On 6 July 2021, the European Commission (the Commission) published its Renewed Sustainable Finance Strategy (RSFS). The RSFS follows the Commission’s 2018 Sustainable Finance Action Plan, which aimed to channel more investment towards environmentally sustainable activities. Under the 2018 Sustainable Finance Action Plan, the Commission presented two main legislative proposals establishing the building blocks for its sustainable finance framework, the now adopted Sustainable Finance Taxonomy Regulation ((EU) 2020/852) (Taxonomy Regulation) and Sustainable Finance Disclosure Regulation ((EU) 2019/2088). The RSFS sets out a number of planned legislative and regulatory initiatives envisaged by the Commission which are aimed at improving the financing of sustainable economic activities. The majority of the proposed activities are spread out over three years. The RSFS also complements the EU’s climate and environmental policies that were set out in the European Green Deal, which aims to make the EU become climate-neutral by 2050. In the RSFS, the Commission proposes initiatives in four different areas: climate transition finance, inclusiveness, resilience and contribution of the financial system to sustainability goals and the international perspective.

In particular, the RSFS includes six proposed actions:

  1. Extending the existing sustainable finance toolbox to facilitate access to transition finance
  • The Commission considers proposing legislation supporting the financing of certain economic activities that would help reduce greenhouse gas emissions. The support would mainly be provided in the energy sector.
  • In addition, the Commission will consider options to extend the Taxonomy Regulation by recognising economic activities performing at an intermediate level of environmental performance.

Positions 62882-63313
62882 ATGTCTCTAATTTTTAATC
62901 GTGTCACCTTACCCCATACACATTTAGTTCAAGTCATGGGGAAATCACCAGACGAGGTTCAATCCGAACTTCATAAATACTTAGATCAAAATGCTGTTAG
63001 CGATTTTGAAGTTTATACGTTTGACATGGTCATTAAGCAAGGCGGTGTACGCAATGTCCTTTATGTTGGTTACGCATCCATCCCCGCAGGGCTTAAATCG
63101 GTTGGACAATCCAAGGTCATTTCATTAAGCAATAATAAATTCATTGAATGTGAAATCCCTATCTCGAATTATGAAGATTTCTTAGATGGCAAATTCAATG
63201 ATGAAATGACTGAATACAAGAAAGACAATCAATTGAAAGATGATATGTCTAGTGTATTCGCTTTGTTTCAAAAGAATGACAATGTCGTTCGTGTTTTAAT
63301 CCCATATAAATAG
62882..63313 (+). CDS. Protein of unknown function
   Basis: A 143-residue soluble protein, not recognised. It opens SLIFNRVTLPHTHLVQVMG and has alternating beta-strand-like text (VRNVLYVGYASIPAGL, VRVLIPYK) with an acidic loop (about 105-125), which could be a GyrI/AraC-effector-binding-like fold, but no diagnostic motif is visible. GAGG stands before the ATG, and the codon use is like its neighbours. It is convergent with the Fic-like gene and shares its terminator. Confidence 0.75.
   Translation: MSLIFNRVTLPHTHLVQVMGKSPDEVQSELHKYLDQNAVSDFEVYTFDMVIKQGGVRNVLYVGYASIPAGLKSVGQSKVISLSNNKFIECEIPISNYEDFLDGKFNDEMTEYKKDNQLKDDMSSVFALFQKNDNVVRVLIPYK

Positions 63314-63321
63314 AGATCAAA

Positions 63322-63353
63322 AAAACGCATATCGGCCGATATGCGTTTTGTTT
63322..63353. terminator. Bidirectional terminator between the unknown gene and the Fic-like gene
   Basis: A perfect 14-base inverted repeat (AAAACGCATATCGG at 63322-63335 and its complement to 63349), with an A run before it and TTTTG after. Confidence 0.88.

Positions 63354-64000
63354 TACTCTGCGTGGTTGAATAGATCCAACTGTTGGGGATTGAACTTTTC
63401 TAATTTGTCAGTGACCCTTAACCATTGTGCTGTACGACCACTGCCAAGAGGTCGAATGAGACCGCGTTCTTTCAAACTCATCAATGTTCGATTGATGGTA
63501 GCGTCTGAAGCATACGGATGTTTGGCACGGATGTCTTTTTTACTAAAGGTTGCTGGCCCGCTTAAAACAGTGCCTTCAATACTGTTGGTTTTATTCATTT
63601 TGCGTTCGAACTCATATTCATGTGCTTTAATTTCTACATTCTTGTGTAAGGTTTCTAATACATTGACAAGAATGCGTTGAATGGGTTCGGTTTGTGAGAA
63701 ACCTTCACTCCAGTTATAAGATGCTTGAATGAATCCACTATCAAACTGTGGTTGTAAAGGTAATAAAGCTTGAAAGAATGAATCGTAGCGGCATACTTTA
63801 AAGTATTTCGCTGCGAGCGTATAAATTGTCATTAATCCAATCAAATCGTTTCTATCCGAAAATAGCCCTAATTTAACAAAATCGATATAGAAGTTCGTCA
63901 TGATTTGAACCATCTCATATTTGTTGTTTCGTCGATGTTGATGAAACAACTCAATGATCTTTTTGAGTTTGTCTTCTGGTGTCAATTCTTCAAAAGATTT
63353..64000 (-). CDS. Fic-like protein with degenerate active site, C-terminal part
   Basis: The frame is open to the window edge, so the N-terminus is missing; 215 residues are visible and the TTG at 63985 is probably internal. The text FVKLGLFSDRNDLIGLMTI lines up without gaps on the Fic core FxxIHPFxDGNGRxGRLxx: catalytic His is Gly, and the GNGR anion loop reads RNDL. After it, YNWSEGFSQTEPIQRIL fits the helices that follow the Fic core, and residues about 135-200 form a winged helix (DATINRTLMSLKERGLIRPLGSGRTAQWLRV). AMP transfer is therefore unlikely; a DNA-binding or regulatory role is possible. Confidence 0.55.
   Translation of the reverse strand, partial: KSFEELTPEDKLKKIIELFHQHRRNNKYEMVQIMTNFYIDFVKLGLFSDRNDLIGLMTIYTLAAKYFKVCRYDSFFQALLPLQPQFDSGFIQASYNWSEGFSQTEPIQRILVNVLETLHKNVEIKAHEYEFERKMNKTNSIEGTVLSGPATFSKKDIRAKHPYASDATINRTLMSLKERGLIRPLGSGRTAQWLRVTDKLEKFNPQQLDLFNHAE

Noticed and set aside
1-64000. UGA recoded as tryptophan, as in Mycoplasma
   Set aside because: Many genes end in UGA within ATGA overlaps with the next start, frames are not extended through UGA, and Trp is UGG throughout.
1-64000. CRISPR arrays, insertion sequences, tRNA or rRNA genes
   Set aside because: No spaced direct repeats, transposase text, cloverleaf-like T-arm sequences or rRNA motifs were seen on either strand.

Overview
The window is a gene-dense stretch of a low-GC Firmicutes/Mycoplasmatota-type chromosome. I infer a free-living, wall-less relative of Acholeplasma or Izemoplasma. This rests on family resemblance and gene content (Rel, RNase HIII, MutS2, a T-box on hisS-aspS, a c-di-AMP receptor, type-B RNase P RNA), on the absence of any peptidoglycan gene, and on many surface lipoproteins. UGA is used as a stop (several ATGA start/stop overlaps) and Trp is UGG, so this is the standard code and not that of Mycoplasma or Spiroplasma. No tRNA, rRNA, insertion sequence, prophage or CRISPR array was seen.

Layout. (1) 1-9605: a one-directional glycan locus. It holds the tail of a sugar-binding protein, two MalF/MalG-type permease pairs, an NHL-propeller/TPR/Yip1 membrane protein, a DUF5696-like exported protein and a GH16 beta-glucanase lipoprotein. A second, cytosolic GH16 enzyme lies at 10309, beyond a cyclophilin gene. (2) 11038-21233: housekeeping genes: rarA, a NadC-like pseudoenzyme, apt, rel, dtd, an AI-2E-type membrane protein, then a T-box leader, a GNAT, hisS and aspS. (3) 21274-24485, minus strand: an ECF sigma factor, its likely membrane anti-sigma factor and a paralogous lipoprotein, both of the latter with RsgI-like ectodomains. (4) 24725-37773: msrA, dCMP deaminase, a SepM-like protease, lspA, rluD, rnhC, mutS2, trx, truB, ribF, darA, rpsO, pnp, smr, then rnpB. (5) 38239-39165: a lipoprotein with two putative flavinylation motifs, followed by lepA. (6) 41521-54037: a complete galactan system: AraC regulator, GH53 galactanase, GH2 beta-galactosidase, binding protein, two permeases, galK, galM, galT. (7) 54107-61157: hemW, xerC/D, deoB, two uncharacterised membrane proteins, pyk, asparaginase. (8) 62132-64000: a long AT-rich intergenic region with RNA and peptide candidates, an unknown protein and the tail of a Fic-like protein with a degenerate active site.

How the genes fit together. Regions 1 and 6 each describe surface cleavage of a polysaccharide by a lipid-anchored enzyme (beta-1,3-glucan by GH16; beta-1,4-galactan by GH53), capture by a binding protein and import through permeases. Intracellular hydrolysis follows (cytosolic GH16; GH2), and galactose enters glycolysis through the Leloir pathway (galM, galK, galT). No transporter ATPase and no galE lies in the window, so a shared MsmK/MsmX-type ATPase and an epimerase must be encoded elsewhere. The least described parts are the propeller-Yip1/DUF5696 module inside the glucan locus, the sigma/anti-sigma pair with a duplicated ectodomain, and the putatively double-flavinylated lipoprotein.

• The Delegated Act containing technical screening criteria for the four environmental objectives (water and marine resources; biodiversity; pollution prevention and circular economy) under the Taxonomy Regulation will be adopted by Q2 2022.
  • Also related to the Taxonomy Regulation, the Commission will work on new technical screening criteria which will be adopted under the Taxonomy Regulation and will cover more economic activities including agriculture and certain energy activities.
  • In addition to the published alongside the RSFS, the Commission is considering establishing a general framework for sustainability labels for financial instruments, including other bond labels such as transition or sustainability-linked bonds, an Environmental, Social and Governance (ESG) Benchmark Label, minimum sustainability criteria for financial products that promote environmental or social characteristics. The Commission also considers introducing targeted prospectus disclosures.
  1. Improving the inclusiveness of and access to sustainable finance
  • The Commission will ask the European Banking Authority (EBA) to write an opinion on the definition of and support for green loans and mortgages, explore options to facilitate their uptake by 2022, and increase access of citizens and small and medium-sized enterprises (SMEs) to sustainable finance advisory services.
  • The Commission wants to address the data gap in the area of sustainable finance related data by integrating this data in the data spaces envisaged in the European Data Strategy. It would like to reflect, in cooperation with the Digital Finance Platform, on possible further action to enable and encourage innovative solutions using digital technologies to support SMEs and retail investors.
  • In 2022, the Commission wants to work on the identification of insurance protection gaps through the European Insurance and Occupational Pensions Authority’s (EIOPA) natural disaster dashboard and initiate a Climate Resilience Dialogue with all relevant stakeholders.
  • By the end of 2021, the Commission wants to publish a report on a possible social taxonomy.
  • The Commission aims to strengthen tracking methodologies for climate and biodiversity spending, support Member States who want to redirect their national budget to green priorities and organise an inaugural annual Sustainable Investment Summit ahead of the COP 26 climate change conference, taking place in November 2021.
  1. Enhancing the resilience of the economic and financial system to sustainability risks